Whether your child is just starting middle school or is almost ready to graduate, keeping up with all the homework, projects, after-school activities, and other responsibilities can be a challenge. A little guidance can go a long way to helping them start the year on the right foot. Help your teens get organized for school with these simple tips. Plus, download a free printable student planner.
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When my oldest child graduated from elementary to middle school in the 6th grade, it was a completely new game. Suddenly teachers expected the students to be organized all on their own. There were no notes home to parents, no folders or planners to sign each week, and an even bigger homework load.
Organizing is tough for kids – and plenty of adults too. After all those elementary years with lots of help and supervision, middle school can feel like a lot of work. Here are ten things that we did together to get organized.
Teen organization tips for school
1. Do a back-to-school purge.
If your kids are like mine, their rooms have more or less disappeared under a giant pile of stuff over the summer. Encourage them to start off organized by cleaning up. Get rid of clutter and trash. Donate clothes and toys that they’ve outgrown.
Don’t forget to go through other areas of the house. Check the kitchen for lunch box essentials. Organize the entryway and set up a command center.
2. Designate a homework space.
If your child has done homework at the dining table through elementary, now is the time to put a desk in their bedroom if you have space. Keep it small so it doesn’t become a landing pad for everything under the sun.
3. Shop for supplies together.
Your child may or may not still have a school supplies list. Either way, use whatever flexibility you have to let them pick supplies that are fun. Your teen isn’t going to keep up with or use stuff they don’t like.
4. Stock up on extras.
Make sure you buy some extra basic supplies like pencils and notebook paper so that they don’t need to drag everything home from school daily. You might also want to take advantage of back-to-school sales to get things you know your child will need later on in the school year, like index cards.
5. Invest in a good quality backpack.
My kids’ backpacks are both a giant bottomless pit. They don’t always have a locker, so carrying everything is essential. When we went with a cheap bag, it bag ripped before the school year was out. The next year I bought a stylish but sturdy rolling backpack. Do check with your school, though, because some don’t allow rolling backpacks.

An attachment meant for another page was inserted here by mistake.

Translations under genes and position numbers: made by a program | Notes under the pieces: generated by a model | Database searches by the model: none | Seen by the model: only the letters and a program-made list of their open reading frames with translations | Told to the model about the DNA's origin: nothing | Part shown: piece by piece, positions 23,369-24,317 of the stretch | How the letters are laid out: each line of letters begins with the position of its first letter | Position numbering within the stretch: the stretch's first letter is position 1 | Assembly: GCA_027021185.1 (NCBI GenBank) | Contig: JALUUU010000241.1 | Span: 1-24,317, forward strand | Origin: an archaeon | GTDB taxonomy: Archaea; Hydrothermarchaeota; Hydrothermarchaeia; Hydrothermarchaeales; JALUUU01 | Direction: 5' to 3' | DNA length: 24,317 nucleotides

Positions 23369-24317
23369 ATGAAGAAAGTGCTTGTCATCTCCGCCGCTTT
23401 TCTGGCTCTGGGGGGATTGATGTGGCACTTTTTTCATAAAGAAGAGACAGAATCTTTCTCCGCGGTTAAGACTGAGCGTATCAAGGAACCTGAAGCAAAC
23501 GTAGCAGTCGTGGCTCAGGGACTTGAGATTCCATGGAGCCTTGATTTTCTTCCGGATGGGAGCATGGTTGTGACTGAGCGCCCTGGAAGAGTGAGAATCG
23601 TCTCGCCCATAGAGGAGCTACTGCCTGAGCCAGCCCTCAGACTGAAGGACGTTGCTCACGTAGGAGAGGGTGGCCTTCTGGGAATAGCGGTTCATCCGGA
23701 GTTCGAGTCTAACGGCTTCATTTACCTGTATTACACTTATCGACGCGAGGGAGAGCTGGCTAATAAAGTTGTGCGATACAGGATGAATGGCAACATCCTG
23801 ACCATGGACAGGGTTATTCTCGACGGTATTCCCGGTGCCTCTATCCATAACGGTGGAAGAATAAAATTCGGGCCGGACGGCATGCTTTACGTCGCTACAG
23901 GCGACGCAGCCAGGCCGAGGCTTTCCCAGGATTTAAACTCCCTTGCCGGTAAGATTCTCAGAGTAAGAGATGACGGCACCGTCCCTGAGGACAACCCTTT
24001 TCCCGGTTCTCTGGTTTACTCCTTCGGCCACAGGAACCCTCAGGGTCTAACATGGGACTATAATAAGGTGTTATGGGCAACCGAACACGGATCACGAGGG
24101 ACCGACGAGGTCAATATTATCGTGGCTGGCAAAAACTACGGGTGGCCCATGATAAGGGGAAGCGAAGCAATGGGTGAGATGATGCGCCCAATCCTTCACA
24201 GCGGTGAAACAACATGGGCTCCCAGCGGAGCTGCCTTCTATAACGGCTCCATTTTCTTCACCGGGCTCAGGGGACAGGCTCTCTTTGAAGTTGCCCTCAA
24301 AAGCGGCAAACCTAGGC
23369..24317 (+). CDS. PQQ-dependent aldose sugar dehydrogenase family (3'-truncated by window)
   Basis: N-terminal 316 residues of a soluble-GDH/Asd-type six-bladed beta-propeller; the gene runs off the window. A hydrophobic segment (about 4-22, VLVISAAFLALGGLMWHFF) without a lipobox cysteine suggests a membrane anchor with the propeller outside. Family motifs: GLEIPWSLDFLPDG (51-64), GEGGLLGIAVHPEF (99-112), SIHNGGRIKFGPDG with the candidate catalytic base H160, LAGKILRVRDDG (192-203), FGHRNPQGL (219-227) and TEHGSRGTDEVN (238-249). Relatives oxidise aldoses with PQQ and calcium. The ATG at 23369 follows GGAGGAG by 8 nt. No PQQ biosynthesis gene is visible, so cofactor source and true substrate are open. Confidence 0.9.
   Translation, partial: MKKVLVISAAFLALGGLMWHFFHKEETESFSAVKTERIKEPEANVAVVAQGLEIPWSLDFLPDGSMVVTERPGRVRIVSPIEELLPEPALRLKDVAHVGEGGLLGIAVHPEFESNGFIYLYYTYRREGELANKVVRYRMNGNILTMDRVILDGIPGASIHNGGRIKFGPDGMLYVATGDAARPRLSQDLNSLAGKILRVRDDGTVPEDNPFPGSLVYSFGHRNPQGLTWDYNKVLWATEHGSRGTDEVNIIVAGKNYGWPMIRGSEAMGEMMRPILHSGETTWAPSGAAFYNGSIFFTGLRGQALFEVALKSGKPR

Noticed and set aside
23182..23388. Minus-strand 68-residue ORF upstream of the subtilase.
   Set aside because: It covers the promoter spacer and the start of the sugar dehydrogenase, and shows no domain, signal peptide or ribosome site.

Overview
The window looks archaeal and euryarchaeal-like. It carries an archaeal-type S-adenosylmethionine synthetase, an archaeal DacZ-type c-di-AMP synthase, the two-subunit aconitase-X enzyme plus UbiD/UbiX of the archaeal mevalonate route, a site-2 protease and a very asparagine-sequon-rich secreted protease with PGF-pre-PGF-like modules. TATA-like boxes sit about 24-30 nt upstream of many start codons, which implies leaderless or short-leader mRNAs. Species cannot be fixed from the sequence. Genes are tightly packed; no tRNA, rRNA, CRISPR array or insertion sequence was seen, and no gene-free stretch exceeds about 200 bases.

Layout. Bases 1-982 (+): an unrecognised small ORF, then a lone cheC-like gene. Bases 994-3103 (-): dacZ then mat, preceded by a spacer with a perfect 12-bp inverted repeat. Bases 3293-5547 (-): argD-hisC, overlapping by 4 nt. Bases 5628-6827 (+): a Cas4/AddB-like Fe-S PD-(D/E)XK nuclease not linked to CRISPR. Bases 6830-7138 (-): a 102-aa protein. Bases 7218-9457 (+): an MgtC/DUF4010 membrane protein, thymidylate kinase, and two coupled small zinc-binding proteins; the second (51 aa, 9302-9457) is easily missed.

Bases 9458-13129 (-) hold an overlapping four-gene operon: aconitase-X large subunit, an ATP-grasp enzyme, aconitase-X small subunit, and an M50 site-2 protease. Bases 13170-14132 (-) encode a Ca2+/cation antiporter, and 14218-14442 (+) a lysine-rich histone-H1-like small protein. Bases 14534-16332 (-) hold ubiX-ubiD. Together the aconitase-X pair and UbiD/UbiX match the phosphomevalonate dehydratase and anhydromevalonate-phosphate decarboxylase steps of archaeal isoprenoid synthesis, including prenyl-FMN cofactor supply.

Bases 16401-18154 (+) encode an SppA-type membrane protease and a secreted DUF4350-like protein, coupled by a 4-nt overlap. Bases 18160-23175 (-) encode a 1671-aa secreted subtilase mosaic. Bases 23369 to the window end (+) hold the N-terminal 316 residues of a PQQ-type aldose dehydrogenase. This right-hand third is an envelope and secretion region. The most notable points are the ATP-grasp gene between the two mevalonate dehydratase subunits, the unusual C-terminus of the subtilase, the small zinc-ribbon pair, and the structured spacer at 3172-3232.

6. Keep a family calendar.
My mantra has become “If it’s not on the family calendar, it’s not happening.” I hung a calendar on the wall by the front door. Everyone writes their events, meetings, etc. on the calendar in their specific color so anyone can see at a glance what is coming up.
7. Do a closet makeover.
My kids will still wear uniforms through middle school but have a more flexible dress code in high school. I’m working on teaching them how to identify what’s too small, has too many holes, or doesn’t fit anymore.
A few simple organization tools like over-the-door organizers and wall hooks will keep some of the clothes off the floor.
8. Get a full-length mirror.
This goes along with the closet makeover, but if your house doesn’t have a full-length mirror somewhere, pick up an inexpensive over-the-door mirror. It can go in the closet, a shared bathroom, or wherever. This is a handy way for everyone to make sure their appearance is neat and organized.
9. Don’t ditch the checklists, yet.
My kids get really annoyed that I still ask them whether they’ve brushed their teeth and put on deodorant. Very often, though, the answer is no. Use whatever method works best to remind your teen about the hygiene tasks they need to do daily.
A plastic shower tote with all the essential hygiene products is handy, especially if you have more than one teen.
10. Get a student planner.
There are a lot of options for planners out there, so it might take some trial-and-error before you find one that your teen will actually use. I made a simple one for teaching my kids how to keep up with schedules, homework, and projects. Learning to plan ahead is hard.
Printable student planner
It’s pretty simple but includes three pages:
- monthly calendar
- and weekly planner.
The details are blank, so you can print as many or few as you need and fill in the month/date/time spaces to use all year long.
You may need to allow popups or give permission to download. See Printables Troubleshooting and FAQ for help. If you want to save this for later, please pin an image from this blog post instead of saving the direct link to the PDF.
Getting organized for school isn’t a one-and-done kind of thing. It takes some practice for them to learn the right skills and reminders here and there are still important. And since my kids are at the young end of the teen category, I’m sure it will take some time for me to learn a few things too.
If you found this post helpful, you might also like:
- Printable Binder Cover Coloring Page
- Easy Tassel Paperclip Bookmarks and Planner Clips
- How to Survive Middle School: Tips for a New School Year
Looking for a more detailed student planner? I’ve got my yearly planner and student add-on pages in the Keri Houchin Design shop.